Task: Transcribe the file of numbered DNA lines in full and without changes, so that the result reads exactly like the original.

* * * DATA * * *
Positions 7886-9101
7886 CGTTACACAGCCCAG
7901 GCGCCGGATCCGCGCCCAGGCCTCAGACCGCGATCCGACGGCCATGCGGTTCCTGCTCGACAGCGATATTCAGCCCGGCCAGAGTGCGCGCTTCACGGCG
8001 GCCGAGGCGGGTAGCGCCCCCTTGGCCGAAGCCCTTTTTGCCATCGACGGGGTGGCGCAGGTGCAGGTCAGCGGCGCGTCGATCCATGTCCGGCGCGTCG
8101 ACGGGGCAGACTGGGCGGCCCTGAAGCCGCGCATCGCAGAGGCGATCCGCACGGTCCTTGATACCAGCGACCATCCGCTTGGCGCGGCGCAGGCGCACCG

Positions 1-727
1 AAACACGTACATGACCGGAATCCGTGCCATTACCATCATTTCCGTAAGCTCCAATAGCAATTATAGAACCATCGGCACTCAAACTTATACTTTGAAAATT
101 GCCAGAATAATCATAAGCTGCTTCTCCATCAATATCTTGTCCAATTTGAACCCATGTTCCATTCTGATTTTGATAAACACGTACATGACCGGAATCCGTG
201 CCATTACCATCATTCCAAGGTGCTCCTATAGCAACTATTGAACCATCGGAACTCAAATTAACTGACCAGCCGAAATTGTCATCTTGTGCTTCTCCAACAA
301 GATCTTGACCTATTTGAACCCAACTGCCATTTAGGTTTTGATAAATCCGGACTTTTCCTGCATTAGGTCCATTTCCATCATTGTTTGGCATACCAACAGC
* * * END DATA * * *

Positions 7886-9101
7886 CGTTACACAGCCCAG
7901 GCGCCGGATCCGCGCCCAGGCCTCAGACCGCGATCCGACGGCCATGCGGTTCCTGCTCGACAGCGATATTCAGCCCGGCCAGAGTGCGCGCTTCACGGCG
8001 GCCGAGGCGGGTAGCGCCCCCTTGGCCGAAGCCCTTTTTGCCATCGACGGGGTGGCGCAGGTGCAGGTCAGCGGCGCGTCGATCCATGTCCGGCGCGTCG
8101 ACGGGGCAGACTGGGCGGCCCTGAAGCCGCGCATCGCAGAGGCGATCCGCACGGTCCTTGATACCAGCGACCATCCGCTTGGCGCGGCGCAGGCGCACCG

Positions 1-727
1 AAACACGTACATGACCGGAATCCGTGCCATTACCATCATTTCCGTAAGCTCCAATAGCAATTATAGAACCATCGGCACTCAAACTTATACTTTGAAAATT
101 GCCAGAATAATCATAAGCTGCTTCTCCATCAATATCTTGTCCAATTTGAACCCATGTTCCATTCTGATTTTGATAAACACGTACATGACCGGAATCCGTG
201 CCATTACCATCATTCCAAGGTGCTCCTATAGCAACTATTGAACCATCGGAACTCAAATTAACTGACCAGCCGAAATTGTCATCTTGTGCTTCTCCAACAA
301 GATCTTGACCTATTTGAACCCAACTGCCATTTAGGTTTTGATAAATCCGGACTTTTCCTGCATTAGGTCCATTTCCATCATTGTTTGGCATACCAACAGC